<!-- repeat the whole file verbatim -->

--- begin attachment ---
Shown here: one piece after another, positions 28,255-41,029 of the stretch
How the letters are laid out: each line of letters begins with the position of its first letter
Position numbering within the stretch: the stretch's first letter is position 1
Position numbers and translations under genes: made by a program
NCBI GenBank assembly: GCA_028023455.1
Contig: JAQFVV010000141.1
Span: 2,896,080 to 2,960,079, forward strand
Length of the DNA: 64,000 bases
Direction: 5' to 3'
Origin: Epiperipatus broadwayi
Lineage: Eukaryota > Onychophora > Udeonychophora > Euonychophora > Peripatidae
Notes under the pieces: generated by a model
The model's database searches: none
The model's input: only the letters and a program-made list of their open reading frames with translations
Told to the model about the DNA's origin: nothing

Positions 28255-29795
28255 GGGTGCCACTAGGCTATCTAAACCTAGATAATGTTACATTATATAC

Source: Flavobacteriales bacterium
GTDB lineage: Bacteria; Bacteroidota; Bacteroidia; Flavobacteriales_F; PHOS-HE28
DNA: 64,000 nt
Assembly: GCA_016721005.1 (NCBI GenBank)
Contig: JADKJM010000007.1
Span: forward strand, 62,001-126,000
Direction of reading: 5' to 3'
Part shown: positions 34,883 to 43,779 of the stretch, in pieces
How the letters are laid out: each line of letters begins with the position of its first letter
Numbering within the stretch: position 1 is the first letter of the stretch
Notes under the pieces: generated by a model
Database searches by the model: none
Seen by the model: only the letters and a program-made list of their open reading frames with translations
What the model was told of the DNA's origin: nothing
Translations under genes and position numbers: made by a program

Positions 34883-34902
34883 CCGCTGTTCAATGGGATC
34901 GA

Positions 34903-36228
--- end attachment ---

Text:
Shown here: one piece after another, positions 28,255-41,029 of the stretch
How the letters are laid out: each line of letters begins with the position of its first letter
Position numbering within the stretch: the stretch's first letter is position 1
Position numbers and translations under genes: made by a program
NCBI GenBank assembly: GCA_028023455.1
Contig: JAQFVV010000141.1
Span: 2,896,080 to 2,960,079, forward strand
Length of the DNA: 64,000 bases
Direction: 5' to 3'
Origin: Epiperipatus broadwayi
Lineage: Eukaryota > Onychophora > Udeonychophora > Euonychophora > Peripatidae
Notes under the pieces: generated by a model
The model's database searches: none
The model's input: only the letters and a program-made list of their open reading frames with translations
Told to the model about the DNA's origin: nothing

Positions 28255-29795
28255 GGGTGCCACTAGGCTATCTAAACCTAGATAATGTTACATTATATAC

Source: Flavobacteriales bacterium
GTDB lineage: Bacteria; Bacteroidota; Bacteroidia; Flavobacteriales_F; PHOS-HE28
DNA: 64,000 nt
Assembly: GCA_016721005.1 (NCBI GenBank)
Contig: JADKJM010000007.1
Span: forward strand, 62,001-126,000
Direction of reading: 5' to 3'
Part shown: positions 34,883 to 43,779 of the stretch, in pieces
How the letters are laid out: each line of letters begins with the position of its first letter
Numbering within the stretch: position 1 is the first letter of the stretch
Notes under the pieces: generated by a model
Database searches by the model: none
Seen by the model: only the letters and a program-made list of their open reading frames with translations
What the model was told of the DNA's origin: nothing
Translations under genes and position numbers: made by a program

Positions 34883-34902
34883 CCGCTGTTCAATGGGATC
34901 GA

Positions 34903-36228